Austrian Chancellor Werner Faymann said Greece’s international lenders are demanding too much in return for bailouts and urged a compromise.
Faymann, a Social Democrat who has taken a softer line on Greece than his European Union colleagues, is due in Athens on June 17 to meet Prime Minister and Radical Left SYRIZA leader Alexis Tsipras who is locked in stalled talks with the creditors who are holding back a 7.2-billion euro ($8.1 billion) installment until he imposes more austerity measures.
Faymman said Greece must meet its obligations but said there had to be some wiggle room for a country crushed by big pay cuts, tax hikes, slashed pensions and worker firings on orders of the troika of the European Union-International Monetary Fund-European Central Bank (EU-IMF-ECB).
“I know there were a number of proposals, also from the (creditor) institutions, that I also don’t find in order,” Faymann said in the radio interview with the station ORF before departing for Athens.
“High joblessness, 30-40 percent (with) no health insurance and then raising VAT on medicines. People in this difficult situation cannot understand that,” he said, citing what Tsipras said were troika demands aimed at the most vulerable.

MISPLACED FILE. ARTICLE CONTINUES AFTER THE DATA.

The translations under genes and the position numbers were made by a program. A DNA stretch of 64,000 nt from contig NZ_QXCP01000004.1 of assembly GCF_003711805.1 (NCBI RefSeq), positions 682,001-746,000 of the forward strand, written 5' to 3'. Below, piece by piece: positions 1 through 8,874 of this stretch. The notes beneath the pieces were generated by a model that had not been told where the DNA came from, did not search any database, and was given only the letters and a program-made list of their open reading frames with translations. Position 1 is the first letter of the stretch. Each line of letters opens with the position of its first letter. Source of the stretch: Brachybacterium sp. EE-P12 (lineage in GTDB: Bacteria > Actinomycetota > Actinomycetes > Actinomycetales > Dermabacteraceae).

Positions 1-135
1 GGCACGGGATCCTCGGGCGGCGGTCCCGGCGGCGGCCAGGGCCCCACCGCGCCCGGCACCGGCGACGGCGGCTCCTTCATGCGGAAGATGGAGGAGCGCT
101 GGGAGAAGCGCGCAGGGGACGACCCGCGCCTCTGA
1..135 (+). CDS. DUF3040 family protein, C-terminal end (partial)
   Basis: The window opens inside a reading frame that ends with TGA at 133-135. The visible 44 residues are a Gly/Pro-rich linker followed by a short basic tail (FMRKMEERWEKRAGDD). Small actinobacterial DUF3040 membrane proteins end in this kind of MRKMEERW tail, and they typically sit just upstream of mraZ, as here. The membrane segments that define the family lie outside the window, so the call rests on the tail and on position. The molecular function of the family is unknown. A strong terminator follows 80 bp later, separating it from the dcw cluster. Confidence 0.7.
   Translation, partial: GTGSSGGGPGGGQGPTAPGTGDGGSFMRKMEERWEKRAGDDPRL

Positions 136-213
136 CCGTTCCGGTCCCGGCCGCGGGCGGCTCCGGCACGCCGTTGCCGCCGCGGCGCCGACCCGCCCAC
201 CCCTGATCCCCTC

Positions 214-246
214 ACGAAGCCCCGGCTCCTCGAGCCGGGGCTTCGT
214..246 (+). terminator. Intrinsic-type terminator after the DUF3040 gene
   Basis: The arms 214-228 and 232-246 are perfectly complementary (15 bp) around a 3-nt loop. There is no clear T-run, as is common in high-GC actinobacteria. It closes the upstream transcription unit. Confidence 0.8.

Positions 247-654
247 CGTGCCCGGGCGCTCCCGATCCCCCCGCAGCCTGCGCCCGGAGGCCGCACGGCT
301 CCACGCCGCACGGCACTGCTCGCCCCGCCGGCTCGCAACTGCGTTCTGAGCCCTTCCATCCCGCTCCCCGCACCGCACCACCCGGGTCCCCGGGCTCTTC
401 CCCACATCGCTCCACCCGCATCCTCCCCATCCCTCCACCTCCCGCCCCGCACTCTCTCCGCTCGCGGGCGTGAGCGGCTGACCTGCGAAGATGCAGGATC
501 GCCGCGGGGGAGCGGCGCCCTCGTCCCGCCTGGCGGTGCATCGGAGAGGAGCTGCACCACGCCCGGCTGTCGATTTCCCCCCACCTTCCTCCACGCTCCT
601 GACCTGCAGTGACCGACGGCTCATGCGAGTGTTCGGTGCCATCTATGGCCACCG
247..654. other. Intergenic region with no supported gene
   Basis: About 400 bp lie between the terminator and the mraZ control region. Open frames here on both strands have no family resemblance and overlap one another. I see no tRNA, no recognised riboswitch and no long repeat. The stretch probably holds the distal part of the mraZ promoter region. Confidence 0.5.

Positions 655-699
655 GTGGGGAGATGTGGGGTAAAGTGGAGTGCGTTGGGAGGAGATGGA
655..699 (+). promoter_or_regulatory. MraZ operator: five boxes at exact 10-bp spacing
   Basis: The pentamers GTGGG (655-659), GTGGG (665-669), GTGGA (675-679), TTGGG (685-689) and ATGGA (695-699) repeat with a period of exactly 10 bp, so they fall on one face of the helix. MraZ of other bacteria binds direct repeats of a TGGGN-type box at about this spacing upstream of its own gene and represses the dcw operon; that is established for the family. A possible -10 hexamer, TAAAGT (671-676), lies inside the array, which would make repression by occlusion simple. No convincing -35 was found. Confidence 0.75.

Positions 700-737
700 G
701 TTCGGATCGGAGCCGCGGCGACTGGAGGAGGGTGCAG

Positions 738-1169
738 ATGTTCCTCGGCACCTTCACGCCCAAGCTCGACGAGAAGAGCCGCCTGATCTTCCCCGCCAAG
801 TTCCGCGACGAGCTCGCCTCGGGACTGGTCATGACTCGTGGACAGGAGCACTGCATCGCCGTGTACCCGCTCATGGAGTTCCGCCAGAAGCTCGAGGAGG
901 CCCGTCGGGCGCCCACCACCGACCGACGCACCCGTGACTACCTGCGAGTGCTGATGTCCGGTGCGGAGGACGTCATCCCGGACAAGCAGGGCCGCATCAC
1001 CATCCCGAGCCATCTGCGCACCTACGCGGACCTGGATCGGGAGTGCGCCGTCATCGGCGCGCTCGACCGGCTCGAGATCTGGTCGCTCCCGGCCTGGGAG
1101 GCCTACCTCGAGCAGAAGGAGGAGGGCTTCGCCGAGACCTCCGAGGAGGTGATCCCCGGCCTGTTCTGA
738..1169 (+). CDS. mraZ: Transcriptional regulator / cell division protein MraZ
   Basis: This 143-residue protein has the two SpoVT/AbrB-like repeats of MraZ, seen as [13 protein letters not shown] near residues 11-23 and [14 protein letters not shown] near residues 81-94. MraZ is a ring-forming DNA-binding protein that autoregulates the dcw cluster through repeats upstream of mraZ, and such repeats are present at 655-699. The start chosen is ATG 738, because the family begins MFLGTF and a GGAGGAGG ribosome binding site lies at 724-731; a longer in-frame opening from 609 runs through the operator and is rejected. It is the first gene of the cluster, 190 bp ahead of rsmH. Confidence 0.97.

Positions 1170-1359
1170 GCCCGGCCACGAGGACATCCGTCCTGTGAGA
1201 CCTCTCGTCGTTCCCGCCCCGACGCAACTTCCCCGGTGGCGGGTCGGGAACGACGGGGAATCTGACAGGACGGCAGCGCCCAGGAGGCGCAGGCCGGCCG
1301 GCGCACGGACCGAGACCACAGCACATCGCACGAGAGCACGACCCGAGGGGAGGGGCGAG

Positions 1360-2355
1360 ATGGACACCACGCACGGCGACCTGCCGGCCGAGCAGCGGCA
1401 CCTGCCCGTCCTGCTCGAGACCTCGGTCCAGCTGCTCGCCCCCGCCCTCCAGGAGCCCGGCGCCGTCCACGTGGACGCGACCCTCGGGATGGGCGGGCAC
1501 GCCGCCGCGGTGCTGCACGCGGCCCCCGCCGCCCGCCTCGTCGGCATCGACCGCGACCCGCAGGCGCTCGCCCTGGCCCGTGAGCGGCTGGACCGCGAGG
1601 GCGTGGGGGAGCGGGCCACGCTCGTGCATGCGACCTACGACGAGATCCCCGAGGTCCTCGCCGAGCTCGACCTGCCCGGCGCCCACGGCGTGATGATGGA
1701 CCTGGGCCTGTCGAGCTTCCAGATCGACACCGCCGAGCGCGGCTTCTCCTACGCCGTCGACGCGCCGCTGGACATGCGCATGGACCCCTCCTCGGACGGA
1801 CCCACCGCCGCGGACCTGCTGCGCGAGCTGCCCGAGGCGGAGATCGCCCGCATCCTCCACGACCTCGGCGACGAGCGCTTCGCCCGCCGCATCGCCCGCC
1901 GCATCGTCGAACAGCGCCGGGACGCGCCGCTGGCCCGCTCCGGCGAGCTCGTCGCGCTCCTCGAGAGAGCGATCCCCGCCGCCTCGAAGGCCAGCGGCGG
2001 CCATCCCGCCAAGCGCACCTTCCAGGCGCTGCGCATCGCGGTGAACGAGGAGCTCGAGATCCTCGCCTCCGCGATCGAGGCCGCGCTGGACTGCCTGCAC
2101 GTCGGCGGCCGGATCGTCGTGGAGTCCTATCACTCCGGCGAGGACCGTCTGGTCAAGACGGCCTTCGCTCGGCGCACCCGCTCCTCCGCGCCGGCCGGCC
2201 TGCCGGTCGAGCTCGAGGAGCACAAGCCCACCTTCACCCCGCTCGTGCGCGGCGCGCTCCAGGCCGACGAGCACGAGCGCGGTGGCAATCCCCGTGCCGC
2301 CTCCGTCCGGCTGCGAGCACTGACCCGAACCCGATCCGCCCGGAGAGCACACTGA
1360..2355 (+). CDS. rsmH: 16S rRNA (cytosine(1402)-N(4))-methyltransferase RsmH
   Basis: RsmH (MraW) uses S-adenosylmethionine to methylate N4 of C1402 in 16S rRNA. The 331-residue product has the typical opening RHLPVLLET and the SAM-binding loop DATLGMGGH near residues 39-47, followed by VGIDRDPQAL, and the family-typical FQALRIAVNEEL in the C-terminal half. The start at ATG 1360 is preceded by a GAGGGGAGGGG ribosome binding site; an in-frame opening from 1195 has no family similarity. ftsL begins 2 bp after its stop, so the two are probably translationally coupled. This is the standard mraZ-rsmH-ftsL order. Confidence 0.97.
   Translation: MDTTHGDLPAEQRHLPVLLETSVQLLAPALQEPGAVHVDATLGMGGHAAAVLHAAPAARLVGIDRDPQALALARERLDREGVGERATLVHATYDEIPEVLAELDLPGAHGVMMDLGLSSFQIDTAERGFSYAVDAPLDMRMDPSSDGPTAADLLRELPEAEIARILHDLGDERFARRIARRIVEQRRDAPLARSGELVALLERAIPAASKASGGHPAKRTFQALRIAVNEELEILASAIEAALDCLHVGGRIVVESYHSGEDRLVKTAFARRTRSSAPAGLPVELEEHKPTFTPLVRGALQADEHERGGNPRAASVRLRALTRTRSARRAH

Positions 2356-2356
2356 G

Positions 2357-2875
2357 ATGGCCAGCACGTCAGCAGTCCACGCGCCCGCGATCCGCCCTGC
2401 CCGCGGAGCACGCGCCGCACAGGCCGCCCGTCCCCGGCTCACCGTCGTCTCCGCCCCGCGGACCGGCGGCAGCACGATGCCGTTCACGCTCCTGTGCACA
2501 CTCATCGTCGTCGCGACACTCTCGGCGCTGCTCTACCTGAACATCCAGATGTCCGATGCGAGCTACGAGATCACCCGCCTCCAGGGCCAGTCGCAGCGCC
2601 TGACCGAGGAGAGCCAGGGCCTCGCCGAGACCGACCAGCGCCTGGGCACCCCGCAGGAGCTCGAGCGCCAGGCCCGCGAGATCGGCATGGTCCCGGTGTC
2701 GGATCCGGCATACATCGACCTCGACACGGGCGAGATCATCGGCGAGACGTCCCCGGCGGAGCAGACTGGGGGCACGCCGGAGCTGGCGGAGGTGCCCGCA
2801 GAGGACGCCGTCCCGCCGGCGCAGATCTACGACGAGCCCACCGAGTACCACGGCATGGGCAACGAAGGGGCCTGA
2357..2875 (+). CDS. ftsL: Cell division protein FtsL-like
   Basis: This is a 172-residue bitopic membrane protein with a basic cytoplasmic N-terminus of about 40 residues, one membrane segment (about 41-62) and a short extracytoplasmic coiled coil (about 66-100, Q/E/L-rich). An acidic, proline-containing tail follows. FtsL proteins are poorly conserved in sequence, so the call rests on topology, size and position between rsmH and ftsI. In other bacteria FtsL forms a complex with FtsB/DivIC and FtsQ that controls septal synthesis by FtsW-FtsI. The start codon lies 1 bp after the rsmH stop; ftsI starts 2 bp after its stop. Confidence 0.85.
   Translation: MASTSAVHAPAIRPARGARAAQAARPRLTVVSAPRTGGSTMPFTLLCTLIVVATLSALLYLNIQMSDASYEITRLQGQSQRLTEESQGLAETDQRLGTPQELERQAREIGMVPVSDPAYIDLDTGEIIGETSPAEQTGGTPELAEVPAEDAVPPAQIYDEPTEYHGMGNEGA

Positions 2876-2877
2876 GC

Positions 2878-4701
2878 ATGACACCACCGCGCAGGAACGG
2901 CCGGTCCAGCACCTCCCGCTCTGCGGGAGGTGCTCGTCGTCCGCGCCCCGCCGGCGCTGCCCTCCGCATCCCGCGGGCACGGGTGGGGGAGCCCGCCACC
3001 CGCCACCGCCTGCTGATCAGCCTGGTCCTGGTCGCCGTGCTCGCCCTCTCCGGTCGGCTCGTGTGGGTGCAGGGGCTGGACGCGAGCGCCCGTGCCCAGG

Faymann stepped into the middle of a battle between Tsipras and European Commission President Jean Claude Juncker who denied Tsipras’ claims about the troika demands.
Faymann said the alternative was fighting fraud and ensuring all Greeks pay their fair share of taxes, which has never happened and as SYRIZA has failed to go after a single major tax cheat or, as Finance Minister Yanis Varoufakis said, “crush the oligarchy.”
Faymann urged cooler heads. “I stand on the side of the Greek people who in this difficult position are being proposed more things detrimental to society,” he said.
He said he was confident he could support Juncker’s efforts to forge an agreement by using Austria as an example of a country where workers and pensioners get affordable health care.
He said both sides have to work to “avoid a catastrophe.” Asked whether Greece’s leaders would tone down their tough talk, “I assume that someone who is elected lives up to his responsibility.” [Reuters]